On March 23, 1761, British highwayman Isaac Darkin — “Dumas” by a dashing alias — hanged at Oxford for robbery.
It might be Darkin’s misfortune to have been born just too late for the mythmaking golden age of highwaymen; a generation or two earlier he might have forged a reputation alongside a Dick Turpin. He was one of the last road agents whose career and genteel pretensions might have suited him for the firmament.
The suave outlaw, noted for his natty attire and correct address, first passed under the shadow of the noose in 1758 around age 18, when a death sentence earned for his first legal brush was respited in favor of conscription into the Seven Years’ War.
Darkin took the deal, but not the troop transport to Antigua: instead he devised a route to early retirement from the infantry by bribing the captain of a merchantman anchored nearby in the Thames to stow him away.
And then, quoth this history of highwaymen, our man “rioted all through the West of England, robbing wealthy travellers and gaily spending his takings on what he loved best: fine clothes and fine ladies. He was so attentive to business that he speedily made a name for himself, the name of a daring votary of the high toby.”
Arrested in Salisbury in 1760 for the famous robbery of a Lord Percival, Darkin beat that charge — but not before becoming a favorite of the city’s ladies who were reported to crowd his cell with callers and coo over him at fashionable tea-times. When “Dumas” escaped the noose on a technicality, some Salisbury women dedicated their enchanting Duval a come-hither ode.
Joy to thee, lovely Thief! that thou
Hast ‘scaped the fatal string,
Let Gallows groan with ugly Rogues,
Dumas mut never swing.
Does thou seek Money? — To thy Wants
Our Purses we’ll resign;
Could we our Hearts to guineas coin
Those guineas all were thine.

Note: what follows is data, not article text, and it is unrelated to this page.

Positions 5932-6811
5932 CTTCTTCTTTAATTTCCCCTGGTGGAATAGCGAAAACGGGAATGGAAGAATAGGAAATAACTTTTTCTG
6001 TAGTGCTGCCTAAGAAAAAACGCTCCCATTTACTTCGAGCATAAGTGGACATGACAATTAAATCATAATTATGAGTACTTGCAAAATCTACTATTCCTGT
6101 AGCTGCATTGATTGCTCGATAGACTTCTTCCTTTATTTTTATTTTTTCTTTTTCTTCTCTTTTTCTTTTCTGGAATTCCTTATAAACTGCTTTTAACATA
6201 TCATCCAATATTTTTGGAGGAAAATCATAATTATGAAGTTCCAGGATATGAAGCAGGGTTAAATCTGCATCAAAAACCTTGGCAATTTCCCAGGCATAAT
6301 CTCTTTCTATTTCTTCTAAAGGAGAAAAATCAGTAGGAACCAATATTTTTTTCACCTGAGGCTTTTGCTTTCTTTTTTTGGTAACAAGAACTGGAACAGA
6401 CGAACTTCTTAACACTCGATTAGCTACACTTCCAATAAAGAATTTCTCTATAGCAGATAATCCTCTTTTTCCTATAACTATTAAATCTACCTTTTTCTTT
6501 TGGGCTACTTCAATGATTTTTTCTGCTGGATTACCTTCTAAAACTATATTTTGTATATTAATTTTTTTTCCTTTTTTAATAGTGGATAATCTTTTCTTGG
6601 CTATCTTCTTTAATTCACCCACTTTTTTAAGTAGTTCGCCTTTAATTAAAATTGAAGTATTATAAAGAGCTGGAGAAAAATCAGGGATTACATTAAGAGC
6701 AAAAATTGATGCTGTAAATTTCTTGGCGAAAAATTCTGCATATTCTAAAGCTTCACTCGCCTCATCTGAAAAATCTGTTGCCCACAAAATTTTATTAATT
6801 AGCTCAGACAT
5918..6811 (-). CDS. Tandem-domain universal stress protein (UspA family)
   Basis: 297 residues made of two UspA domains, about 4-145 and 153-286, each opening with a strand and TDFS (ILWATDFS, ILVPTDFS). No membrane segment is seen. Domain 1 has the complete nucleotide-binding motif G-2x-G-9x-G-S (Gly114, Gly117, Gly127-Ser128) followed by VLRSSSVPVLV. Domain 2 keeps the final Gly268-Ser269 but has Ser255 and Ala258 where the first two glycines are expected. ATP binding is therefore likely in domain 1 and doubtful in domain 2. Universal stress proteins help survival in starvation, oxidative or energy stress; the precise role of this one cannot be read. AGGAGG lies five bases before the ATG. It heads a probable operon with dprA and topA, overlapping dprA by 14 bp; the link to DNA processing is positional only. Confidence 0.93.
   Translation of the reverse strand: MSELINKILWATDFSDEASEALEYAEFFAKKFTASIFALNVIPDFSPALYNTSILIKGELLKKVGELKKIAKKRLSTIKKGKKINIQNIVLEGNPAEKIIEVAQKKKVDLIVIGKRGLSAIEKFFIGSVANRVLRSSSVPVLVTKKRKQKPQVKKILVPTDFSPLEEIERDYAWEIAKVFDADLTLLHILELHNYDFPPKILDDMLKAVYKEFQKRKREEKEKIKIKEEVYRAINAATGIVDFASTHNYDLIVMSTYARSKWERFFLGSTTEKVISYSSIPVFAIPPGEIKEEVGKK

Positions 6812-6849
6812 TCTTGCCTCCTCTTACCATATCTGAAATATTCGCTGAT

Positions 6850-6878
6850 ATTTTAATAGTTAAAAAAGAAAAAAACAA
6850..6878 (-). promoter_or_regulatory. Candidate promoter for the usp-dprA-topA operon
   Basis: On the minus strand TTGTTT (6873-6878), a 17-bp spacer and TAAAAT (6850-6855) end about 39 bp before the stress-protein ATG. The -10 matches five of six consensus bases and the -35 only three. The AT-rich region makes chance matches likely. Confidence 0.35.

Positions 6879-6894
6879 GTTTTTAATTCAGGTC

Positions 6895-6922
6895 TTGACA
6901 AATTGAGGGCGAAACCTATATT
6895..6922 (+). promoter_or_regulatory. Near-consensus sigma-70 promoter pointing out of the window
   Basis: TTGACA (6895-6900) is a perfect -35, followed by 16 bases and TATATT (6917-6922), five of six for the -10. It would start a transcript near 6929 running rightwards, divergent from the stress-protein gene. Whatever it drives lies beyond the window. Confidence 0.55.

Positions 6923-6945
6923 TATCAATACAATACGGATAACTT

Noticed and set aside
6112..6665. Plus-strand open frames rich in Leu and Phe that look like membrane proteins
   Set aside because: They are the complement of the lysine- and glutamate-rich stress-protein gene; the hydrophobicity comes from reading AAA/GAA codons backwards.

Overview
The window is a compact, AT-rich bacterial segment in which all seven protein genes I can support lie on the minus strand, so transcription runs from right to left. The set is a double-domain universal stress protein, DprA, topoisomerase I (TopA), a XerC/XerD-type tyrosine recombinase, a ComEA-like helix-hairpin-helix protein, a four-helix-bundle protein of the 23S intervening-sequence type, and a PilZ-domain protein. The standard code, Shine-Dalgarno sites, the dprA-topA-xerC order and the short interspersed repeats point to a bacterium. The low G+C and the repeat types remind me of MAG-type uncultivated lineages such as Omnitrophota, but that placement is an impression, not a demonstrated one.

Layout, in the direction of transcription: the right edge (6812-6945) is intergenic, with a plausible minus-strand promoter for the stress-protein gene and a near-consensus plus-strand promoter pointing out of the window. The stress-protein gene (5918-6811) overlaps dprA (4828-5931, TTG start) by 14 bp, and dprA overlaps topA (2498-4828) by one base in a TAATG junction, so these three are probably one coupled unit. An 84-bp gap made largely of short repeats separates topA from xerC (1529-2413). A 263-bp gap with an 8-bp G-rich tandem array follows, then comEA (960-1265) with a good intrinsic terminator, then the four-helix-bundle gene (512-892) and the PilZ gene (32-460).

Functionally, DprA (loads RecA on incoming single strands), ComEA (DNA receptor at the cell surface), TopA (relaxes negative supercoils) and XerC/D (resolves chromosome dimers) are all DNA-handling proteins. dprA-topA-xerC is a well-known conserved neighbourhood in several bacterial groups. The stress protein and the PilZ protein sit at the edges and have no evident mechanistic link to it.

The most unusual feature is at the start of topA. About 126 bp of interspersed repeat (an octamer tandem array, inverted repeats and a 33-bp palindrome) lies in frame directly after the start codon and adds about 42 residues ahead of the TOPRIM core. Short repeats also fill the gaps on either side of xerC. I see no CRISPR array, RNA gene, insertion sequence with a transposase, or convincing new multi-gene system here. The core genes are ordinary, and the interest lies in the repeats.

To Bath in safety let my lord
His loaded Pockets carry;
Thou ne’er again shall tempt the Road,
Sweet youth! if you wilt marry.
No more shall niggard travellers
Avoid thee — We’ll ensure them:
To us thou shalt consign thy Balls
And Pistol; we’ll secure ’em.
Yet think not, when the Chains are off,
Which now thy Legs bedeck,
To fly: in Fetters softer far
We’ll chain thee by the Neck.
Alas for its swooning authors, the handsome bandit had no interest in the bonds of matrimony, and just as well — for he would have left his mate a hempen widow.
A mere six weeks after this merry escape, he was snapped up again in Oxford, having returned inevitably to his career and calling.
This time there was no hope of escape and no technicality to hang his hat on.
There was nothing for it but to die “game” — that is, fearless of death — an underworld virtue Darkin carried almost to a fault. He spent his last days “with reading the Beggars’s Opera” and “said it was always his Determination, whenever he should have the ill Fortune to be taken, ‘to suffer without discovering the least Dread of Death; never to betray his Connections, but to die like a Hero.'”*
So indeed he did, as attested by a letter from Oxford published in the London Evening Post (March 21-24 1761) — hurling himself off the gallows without the hand of the executioner.
His Behaviour was extremely undaunted; for when he came out of the Gaol to the Ladder, he ascended it with the greatest Resolution; and the Cord being tied up by his own Desire over the Gallows before he came, he instantly went up four Steps higher than that on which he stepped off to hang himself, put the Cord round his own Neck and placed it, then descending the four Steps down, pulled out a white Handkerchief, tied it round his Eyes and Face, and went off without saying one Word.
His Body was ordered to be brought back into the Castle, to be conveyed to the Museum for Desection [sic]; but he declaring that he valued not Death, but only the Thoughts of being anatomized, a large Gang of Bargemen arose, took him a Way in Triumph, carried him to the next Parish Church; and while some rung the Bells for Joy, others opened his Belly, filled it full of unslick’d Lime, and then buried the Body.
* From Andrea McKenzie’s “Martyrs in Low Life? Dying Game in Augustan England” in the Journal of British Studies, April 2003. For more on the subject, also see the same author’s book-length treatment, Tyburn’s Martyrs: Execution in England, 1675-1775.